Georgia’s new statewide business court will be fully staffed when it opens its doors next week.
The state House and Senate Judiciary committees Tuesday unanimously confirmed Gov. Brian Kemp’s nomination of Cobb County State Court Clerk Angie Davis as clerk of the new court.
“The thought of helping write the playbook in this new court is exciting,” Davis said shortly before the vote. “I’m up for the task. I have the experience and skill set to take on the role.”
The General Assembly passed a constitutional amendment in 2018 after an advisory council headed by Attorney General Chris Carr recommended a statewide business court as a way to expedite the handling of cases requiring expertise in business law. Georgia voters ratified the amendment that November.
About a year ago, Kemp nominated Walter Davis, a partner in the Atlanta office of Jones Day, to become the business court’s sole judge.
Both Walter Davis and former state Attorney General Sam Olens, who worked with Angie Davis back when he was chairman of the Cobb County Commission, gave her strong endorsements during Tuesday’s confirmation hearing.
“[She] excels at everything she does,” Olens said. “She is a mentor to her office and a leader in her office.”
Angie Davis said the experience she gained bringing technology to the Cobb County State Court will help her launch the new business court from the ground up. She began an e-filing system for civil cases in Cobb in 2016 and followed with e-filing of criminal cases earlier this year, she said.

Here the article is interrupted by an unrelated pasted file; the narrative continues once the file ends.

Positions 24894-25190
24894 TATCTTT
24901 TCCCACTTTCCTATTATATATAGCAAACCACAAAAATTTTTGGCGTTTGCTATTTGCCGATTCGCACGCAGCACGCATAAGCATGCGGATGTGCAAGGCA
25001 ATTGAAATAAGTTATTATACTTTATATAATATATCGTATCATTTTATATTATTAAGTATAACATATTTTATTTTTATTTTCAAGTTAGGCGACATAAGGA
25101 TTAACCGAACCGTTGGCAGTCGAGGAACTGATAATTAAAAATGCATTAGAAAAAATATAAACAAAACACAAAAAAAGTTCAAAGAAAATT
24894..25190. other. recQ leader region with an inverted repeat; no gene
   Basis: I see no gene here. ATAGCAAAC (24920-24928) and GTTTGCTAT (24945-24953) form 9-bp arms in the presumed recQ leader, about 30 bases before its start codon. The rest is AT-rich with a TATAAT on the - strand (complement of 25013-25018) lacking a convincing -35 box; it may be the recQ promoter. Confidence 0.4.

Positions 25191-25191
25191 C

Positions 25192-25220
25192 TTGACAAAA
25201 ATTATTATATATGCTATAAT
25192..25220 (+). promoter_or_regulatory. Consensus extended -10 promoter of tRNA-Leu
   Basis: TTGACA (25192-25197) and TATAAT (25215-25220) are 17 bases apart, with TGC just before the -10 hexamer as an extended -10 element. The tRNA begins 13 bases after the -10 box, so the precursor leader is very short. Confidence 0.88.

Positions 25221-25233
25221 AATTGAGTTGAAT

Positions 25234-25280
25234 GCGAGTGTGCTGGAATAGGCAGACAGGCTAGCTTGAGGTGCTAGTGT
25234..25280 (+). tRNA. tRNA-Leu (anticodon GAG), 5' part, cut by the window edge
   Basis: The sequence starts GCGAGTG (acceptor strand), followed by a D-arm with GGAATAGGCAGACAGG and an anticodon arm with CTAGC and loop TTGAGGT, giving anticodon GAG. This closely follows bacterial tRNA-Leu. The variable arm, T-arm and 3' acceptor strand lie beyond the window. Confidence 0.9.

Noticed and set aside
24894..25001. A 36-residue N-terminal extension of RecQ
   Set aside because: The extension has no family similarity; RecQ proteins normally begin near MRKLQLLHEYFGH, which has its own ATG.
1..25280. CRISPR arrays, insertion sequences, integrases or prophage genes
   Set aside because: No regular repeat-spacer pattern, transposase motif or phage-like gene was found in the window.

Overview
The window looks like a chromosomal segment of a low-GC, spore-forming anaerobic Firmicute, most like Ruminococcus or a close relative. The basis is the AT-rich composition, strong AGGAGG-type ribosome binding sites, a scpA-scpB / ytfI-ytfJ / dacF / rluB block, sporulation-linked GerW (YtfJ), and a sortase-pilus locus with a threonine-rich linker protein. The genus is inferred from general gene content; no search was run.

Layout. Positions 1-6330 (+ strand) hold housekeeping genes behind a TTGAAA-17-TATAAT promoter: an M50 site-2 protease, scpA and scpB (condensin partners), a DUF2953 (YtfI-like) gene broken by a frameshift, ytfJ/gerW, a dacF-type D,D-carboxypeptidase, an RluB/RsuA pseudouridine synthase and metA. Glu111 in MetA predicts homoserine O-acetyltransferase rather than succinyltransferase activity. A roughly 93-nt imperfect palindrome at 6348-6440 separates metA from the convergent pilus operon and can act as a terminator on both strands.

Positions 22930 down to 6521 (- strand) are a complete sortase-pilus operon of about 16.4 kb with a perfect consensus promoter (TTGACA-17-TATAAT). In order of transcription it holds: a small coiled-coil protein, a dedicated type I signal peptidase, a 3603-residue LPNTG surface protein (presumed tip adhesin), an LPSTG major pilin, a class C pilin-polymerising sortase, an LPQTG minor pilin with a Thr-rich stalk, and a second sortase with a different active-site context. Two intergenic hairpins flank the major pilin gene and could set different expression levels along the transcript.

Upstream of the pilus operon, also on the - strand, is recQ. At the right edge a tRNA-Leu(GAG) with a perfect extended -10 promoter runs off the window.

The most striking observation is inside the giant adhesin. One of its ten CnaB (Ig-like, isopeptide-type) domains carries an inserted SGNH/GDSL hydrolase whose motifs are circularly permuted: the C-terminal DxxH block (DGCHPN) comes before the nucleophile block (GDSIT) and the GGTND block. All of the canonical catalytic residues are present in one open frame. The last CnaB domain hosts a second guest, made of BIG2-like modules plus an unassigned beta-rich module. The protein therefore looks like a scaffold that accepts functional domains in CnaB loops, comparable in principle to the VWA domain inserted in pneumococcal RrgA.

Walter Davis said technology will be key to the success of the Atlanta-based one-judge business court, particularly with the coronavirus pandemic limiting face-to-face interactions.
“We were built for video-conferencing and audio-conferencing, engaging the public in a different way,” he said. “We were built for this challenging time.”
The first job for the new court will be promoting itself to other courts throughout the state.
Walter Davis said his goal for the number of cases the business court receives is somewhere between the 20 to 30 cases per year the business court in Fulton County handles and the 200 to 250 cases the highly successful North Carolina business court takes on each year, although that caseload is divided among seven judges.
“There is a backlog in the court system now,” he said. “We’ve got an open highway. My hope is people will show faith and use the business court.”